A fatal North Carolina construction site accident on I-485 has raised safety concerns regarding the location of concrete barriers and construction off-ramps. A dump truck driver hit a crash barrier located right in front of a temporary construction off-ramp. The truck flipped and caught on fire, killing the driver. It is unknown whether the driver was confused by the temporary off-ramp, which was set up by a contractor. The North Carolina Department of Transportation has assessed and announced that no additional signs or warnings like removable signs or additional cones were needed. A representative of N.C.D.O.T. stated that a sign for reduced speed was already in use and a solid yellow line drawn, which is supposed to show that drivers are not to cross.
Construction site traffic safety is guided by Occupational Safety and Health Administration (OSHA). OSHA requires a traffic safety plan that charts how the movement of traffic will be controlled so motorists know what routes are for motorists and where the construction site is located. This is a greatly important task because 20% of the nation’s highway system is under construction with over 3,000 work sites. Since work zone crashes cause over 40,000 injuries each year, it is important to know who controls what aspect of the construction site so that the proper entity can assume responsibility for the safety of others.
The governmental authority in charge is the entity that determines the configuration of the temporary traffic control zone. The traffic control zone for motorists and pedestrians is determined by the construction project manager. The project manager can use signs, traffic barriers, and flags to communicate alternate routes to motorists and pedestrians so that safe passage can be ensured.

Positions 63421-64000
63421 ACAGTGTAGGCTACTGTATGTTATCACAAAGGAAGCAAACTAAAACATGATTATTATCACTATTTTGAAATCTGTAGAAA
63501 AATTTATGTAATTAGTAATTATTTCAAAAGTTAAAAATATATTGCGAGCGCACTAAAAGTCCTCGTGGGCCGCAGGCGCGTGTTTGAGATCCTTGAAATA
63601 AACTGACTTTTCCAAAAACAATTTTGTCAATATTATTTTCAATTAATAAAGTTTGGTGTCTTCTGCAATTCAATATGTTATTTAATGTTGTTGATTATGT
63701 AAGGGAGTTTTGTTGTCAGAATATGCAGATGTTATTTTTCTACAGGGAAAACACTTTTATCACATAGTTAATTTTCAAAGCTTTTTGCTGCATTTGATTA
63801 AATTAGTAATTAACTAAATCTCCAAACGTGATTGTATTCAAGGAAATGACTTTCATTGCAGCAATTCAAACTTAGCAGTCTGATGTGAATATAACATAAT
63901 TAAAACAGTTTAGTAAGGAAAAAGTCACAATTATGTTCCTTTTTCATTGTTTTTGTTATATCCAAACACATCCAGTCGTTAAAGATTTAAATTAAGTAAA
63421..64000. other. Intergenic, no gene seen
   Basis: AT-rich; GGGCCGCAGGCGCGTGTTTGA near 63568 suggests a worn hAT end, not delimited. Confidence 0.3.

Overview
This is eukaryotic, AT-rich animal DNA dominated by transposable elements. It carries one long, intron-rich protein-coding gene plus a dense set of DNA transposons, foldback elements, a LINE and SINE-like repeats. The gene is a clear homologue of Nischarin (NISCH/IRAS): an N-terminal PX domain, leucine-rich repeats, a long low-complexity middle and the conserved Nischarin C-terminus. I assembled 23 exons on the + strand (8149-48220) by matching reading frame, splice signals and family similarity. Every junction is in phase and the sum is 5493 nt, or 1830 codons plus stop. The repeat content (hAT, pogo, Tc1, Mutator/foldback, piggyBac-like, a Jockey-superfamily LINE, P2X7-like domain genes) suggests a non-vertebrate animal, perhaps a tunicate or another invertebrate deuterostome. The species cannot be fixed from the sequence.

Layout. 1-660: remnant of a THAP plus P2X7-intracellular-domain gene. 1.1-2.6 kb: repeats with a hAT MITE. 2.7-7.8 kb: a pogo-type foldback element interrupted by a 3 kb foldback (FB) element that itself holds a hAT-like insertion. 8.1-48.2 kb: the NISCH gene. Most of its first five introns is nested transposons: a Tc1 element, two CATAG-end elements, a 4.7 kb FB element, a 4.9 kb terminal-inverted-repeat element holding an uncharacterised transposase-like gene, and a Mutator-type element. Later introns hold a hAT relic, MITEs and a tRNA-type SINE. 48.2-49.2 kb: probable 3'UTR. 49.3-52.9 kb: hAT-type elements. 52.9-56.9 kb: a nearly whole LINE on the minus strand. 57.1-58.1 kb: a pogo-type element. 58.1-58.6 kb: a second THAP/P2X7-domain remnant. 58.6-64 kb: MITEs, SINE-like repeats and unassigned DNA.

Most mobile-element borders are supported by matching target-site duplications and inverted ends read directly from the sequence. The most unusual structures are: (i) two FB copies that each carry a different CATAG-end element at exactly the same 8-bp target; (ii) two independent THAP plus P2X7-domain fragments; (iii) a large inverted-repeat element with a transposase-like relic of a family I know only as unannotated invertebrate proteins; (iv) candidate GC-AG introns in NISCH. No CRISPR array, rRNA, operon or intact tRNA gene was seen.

Accountability may be trickier to obtain when dealing with a government construction site. Interstate, state, and municipal highway construction are all performed by government entities. When government entities are sued, they rely upon the legal doctrine of “sovereign immunity” or “governmental immunity” to shield them from liability. This legal theory is based on the idea that the controlling authorities cannot and should not be sued. Sovereign immunity protects state government and its agencies. Governmental immunity protects local municipalities, but to a lesser extent. Sovereign and governmental immunity can be waived though, through statute or through contract. The North Carolina Tort Act explains that the state of North Carolina can be held liable for negligence on the part of an officer, employee, or agent of the State acting within the scope of authority.
The North Carolina car accident attorneys at Auger & Auger understand the intricacies of sovereign and governmental immunity, and they will fight to get the compensation you deserve for a construction site car accident. If you have been injured in a construction site car accident and would like to speak to one of our experienced personal injury attorneys, contact Herbert or Arlene Auger today at (888) 487- 0835 for a free, confidential consultation.
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